This column is my last act of journalism for the Columbia Missourian, and quite possibly my last act of journalism for quite a while.
After six wonderful years in Columbia, I’ve decided to pursue a new career as the customer experience manager for Sierra Trading Post, a multichannel retailer headquartered in Cheyenne, Wyo.
For me, my wife and two young children, it’s a chance to surround ourselves with family again. Family is important to us – even the weirdos we don’t normally claim in public (sorry, Uncle JJ).
The downside of this move is giving up my Columbia family – the wonderful students I’ve had the pleasure of educating; the tireless colleagues who put in the long hours necessary to teach classes and produce daily digital and print reports; and the folks whose names regularly appear in the opinion section and in the reader comments.
For the past three years, I’ve had the pleasure of facilitating community discussions as your opinion editor. The mantra I adopted early on, which appears in the section masthead each day in print, is “Read. Reflect. Respond.”
The world is not nearly as black and white as it’s often portrayed. A person can be liberal on some issues and conservative on others. We do ourselves no favors when we pigeonhole our fellow Americans with labels.
That’s why, out of those three R’s, “reflect” is the most important.
Take a moment to think about what the person is really saying before firing off a half-cocked response. Take the time to craft a response that reinforces your viewpoint rather than just dismisses the argument as “liberal” or “conservative.”
This country was built on compromise – it’s why we have two chambers of Congress, the Civil Rights Act and the DH rule in baseball. The best solutions to problems are often the results of a compromise. You don’t get everything that you want; often in life, you have to give a little to get a little.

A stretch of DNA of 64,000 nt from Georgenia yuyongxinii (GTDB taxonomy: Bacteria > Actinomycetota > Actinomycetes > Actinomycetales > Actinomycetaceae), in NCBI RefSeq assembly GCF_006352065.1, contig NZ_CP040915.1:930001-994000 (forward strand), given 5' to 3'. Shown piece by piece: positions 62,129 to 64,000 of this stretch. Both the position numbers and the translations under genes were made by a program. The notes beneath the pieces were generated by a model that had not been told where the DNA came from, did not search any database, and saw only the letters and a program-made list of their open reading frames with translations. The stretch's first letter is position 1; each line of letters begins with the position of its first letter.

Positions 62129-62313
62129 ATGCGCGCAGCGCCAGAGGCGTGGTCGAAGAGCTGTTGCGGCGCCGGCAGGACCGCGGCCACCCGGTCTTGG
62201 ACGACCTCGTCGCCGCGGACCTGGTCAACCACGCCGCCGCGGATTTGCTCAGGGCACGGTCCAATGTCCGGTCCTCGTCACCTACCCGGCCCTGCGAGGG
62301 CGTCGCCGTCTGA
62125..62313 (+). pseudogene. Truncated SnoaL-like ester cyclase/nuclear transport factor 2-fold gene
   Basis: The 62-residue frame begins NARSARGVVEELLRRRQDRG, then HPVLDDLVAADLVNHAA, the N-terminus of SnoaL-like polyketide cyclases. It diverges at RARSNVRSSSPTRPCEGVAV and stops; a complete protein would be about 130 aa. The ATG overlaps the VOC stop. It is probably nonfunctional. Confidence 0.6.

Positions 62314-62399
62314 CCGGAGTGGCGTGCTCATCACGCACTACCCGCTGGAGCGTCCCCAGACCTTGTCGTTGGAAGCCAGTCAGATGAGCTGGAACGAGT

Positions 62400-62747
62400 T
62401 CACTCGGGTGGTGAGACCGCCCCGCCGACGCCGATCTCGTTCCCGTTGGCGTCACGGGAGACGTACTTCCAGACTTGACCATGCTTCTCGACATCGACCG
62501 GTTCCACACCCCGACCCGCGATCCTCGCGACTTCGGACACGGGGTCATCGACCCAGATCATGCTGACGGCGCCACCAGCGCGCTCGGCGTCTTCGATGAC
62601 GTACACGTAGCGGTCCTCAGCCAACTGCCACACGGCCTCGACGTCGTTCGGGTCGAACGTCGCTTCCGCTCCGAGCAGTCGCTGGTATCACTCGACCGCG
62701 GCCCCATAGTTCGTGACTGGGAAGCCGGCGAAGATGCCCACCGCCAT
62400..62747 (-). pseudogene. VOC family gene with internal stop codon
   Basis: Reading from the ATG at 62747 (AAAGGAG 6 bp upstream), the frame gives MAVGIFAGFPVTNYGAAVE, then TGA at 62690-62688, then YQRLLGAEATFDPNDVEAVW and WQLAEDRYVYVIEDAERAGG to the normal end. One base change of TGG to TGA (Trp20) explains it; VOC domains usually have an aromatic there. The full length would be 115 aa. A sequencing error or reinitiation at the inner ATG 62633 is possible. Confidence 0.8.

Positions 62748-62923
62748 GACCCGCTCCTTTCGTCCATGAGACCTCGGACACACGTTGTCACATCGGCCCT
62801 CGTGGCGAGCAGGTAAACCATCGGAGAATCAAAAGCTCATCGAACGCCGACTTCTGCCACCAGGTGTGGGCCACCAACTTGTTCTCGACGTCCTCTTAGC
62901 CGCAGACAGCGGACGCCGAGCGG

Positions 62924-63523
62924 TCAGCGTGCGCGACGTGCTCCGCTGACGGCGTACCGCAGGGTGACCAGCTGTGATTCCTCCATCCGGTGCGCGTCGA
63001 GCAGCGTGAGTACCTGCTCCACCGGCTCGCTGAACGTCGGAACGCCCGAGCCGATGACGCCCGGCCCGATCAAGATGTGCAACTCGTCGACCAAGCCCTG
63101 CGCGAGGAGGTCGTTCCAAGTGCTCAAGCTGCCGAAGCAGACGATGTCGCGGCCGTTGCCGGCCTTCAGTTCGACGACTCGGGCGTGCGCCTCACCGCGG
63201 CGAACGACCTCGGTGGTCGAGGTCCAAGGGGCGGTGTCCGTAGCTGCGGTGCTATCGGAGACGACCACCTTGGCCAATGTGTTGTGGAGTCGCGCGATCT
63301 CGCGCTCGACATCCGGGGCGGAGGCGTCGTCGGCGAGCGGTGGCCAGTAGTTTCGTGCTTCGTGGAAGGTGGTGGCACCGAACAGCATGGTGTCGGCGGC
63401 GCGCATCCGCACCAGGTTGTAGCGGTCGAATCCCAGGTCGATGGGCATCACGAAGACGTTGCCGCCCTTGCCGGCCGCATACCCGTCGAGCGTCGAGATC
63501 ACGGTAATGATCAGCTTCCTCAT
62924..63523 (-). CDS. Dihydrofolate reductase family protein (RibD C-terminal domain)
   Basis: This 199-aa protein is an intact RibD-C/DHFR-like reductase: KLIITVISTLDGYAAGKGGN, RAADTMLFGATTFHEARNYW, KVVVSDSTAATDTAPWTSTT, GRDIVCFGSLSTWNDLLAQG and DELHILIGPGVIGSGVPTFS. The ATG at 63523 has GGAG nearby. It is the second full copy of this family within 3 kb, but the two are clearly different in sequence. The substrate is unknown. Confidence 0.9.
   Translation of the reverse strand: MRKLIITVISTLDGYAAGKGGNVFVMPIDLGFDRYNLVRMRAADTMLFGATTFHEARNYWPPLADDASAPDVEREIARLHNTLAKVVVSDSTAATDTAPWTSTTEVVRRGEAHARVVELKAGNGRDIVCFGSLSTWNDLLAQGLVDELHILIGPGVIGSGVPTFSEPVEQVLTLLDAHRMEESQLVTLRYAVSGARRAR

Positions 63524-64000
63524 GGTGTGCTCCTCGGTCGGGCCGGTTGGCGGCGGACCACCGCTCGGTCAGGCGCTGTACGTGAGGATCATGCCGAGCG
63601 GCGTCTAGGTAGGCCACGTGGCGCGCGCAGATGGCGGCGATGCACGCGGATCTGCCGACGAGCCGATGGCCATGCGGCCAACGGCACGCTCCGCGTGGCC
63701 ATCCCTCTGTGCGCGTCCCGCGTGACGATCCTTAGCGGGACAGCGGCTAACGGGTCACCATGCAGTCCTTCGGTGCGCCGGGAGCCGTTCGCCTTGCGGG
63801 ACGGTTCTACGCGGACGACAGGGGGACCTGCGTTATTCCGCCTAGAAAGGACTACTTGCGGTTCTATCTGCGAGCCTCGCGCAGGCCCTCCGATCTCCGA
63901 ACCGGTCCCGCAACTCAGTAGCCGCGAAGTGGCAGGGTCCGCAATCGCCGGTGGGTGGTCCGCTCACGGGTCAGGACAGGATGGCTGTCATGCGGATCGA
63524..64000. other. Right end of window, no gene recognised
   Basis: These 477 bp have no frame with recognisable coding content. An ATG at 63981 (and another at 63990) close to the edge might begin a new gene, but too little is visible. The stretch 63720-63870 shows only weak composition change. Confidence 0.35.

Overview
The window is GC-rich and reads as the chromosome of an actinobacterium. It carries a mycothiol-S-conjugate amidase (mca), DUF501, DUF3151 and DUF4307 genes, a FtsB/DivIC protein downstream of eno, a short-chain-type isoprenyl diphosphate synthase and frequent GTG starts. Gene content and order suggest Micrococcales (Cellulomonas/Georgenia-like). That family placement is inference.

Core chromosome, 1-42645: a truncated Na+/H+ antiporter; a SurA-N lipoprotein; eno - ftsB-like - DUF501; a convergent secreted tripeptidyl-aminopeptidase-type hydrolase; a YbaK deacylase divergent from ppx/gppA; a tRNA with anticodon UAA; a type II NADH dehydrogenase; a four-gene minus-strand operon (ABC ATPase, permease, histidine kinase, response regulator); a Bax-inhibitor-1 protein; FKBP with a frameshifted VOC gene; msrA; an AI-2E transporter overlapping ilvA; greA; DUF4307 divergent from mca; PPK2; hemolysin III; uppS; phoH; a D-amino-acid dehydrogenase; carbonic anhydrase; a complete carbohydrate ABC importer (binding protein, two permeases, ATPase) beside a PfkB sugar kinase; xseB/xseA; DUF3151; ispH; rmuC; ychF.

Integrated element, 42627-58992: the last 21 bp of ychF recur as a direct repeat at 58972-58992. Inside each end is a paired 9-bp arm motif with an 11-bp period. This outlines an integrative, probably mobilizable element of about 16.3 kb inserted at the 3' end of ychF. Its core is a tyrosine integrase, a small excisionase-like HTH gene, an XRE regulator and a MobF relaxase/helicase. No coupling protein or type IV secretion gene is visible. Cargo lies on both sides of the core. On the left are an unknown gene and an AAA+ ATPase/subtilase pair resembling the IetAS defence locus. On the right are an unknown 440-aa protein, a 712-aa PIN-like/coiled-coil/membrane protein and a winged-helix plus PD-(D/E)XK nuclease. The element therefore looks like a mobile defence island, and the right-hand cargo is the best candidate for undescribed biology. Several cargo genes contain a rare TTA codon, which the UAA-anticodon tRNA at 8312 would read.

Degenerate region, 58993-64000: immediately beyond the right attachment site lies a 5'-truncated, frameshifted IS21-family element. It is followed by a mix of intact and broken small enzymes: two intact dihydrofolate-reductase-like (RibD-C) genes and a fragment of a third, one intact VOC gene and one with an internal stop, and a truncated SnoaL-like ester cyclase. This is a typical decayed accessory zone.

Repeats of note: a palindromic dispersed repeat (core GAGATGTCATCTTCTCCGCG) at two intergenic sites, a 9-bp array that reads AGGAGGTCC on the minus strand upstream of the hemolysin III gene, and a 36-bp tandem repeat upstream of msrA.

Look at the negotiations over raising the debt ceiling. Neither side wants to blink as Democrats look to raise revenue and Republicans look to cut spending. Considering how far our nation is in debt, shouldn’t we at least discuss both options honestly and ethically rather than take everything off the table and wait for the other side to give in at the 11th hour?
Games of political chicken and hard-line, inflexible positioning have zero positive effect on you and me — they just alienate and confuse, especially when we make nonsensical, untrue statements in an attempt to show just how inflexible we are.
So, my challenge for you as I depart, dear Missourian readers, is to not fall prey to the knee-jerk reactions. Don’t shout down people who float ideas.
Instead, take the time to read and reflect before you respond. You just might find that ideas from someone of a different political persuasion can be worthwhile.
While I’m handing out challenges, I have one for the students of the Missouri School of Journalism:
Be more cynical.
By that, I mean challenge your sources every chance you get. Look for ulterior motives. Don’t take anything at face value until you independently verify. Don’t just ask yourself if you trust the source; ask yourself why you trust the source.
Your credibility as a journalist depends on your ability to share information in a timely, ethical manner. Don’t blow it by being lazy or by overlooking a key fact. Do the work. Get it right. Then promote the hell out of it.
Most of all, go out there and show the world how journalism is supposed to be done. Regain the trust of those our industry has lost through sloppy or unethical practices. And most of all, always do the right thing.
Thanks for six great years, Columbia. If you’re ever in Wyoming, be sure to look me up. I hope to see you all soon.
Jake Sherlock began his journalism career at the age of 3 months, when his photo appeared on the front page of the Wyoming State Journal. As of today, it’s on hiatus. But he will be back some day.